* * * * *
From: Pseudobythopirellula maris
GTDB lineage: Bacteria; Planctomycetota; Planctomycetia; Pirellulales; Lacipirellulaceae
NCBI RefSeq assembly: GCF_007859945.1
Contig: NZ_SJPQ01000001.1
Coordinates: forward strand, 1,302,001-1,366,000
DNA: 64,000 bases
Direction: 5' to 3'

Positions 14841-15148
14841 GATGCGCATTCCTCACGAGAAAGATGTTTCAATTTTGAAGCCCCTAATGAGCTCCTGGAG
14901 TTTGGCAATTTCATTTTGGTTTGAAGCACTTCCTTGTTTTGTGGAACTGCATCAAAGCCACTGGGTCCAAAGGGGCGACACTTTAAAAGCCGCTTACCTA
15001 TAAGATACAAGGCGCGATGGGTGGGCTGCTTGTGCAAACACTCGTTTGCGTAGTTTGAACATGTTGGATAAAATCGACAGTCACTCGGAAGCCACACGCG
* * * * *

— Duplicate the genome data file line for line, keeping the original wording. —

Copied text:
From: Pseudobythopirellula maris
GTDB lineage: Bacteria; Planctomycetota; Planctomycetia; Pirellulales; Lacipirellulaceae
NCBI RefSeq assembly: GCF_007859945.1
Contig: NZ_SJPQ01000001.1
Coordinates: forward strand, 1,302,001-1,366,000
DNA: 64,000 bases
Direction: 5' to 3'

Positions 14841-15148
14841 GATGCGCATTCCTCACGAGAAAGATGTTTCAATTTTGAAGCCCCTAATGAGCTCCTGGAG
14901 TTTGGCAATTTCATTTTGGTTTGAAGCACTTCCTTGTTTTGTGGAACTGCATCAAAGCCACTGGGTCCAAAGGGGCGACACTTTAAAAGCCGCTTACCTA
15001 TAAGATACAAGGCGCGATGGGTGGGCTGCTTGTGCAAACACTCGTTTGCGTAGTTTGAACATGTTGGATAAAATCGACAGTCACTCGGAAGCCACACGCG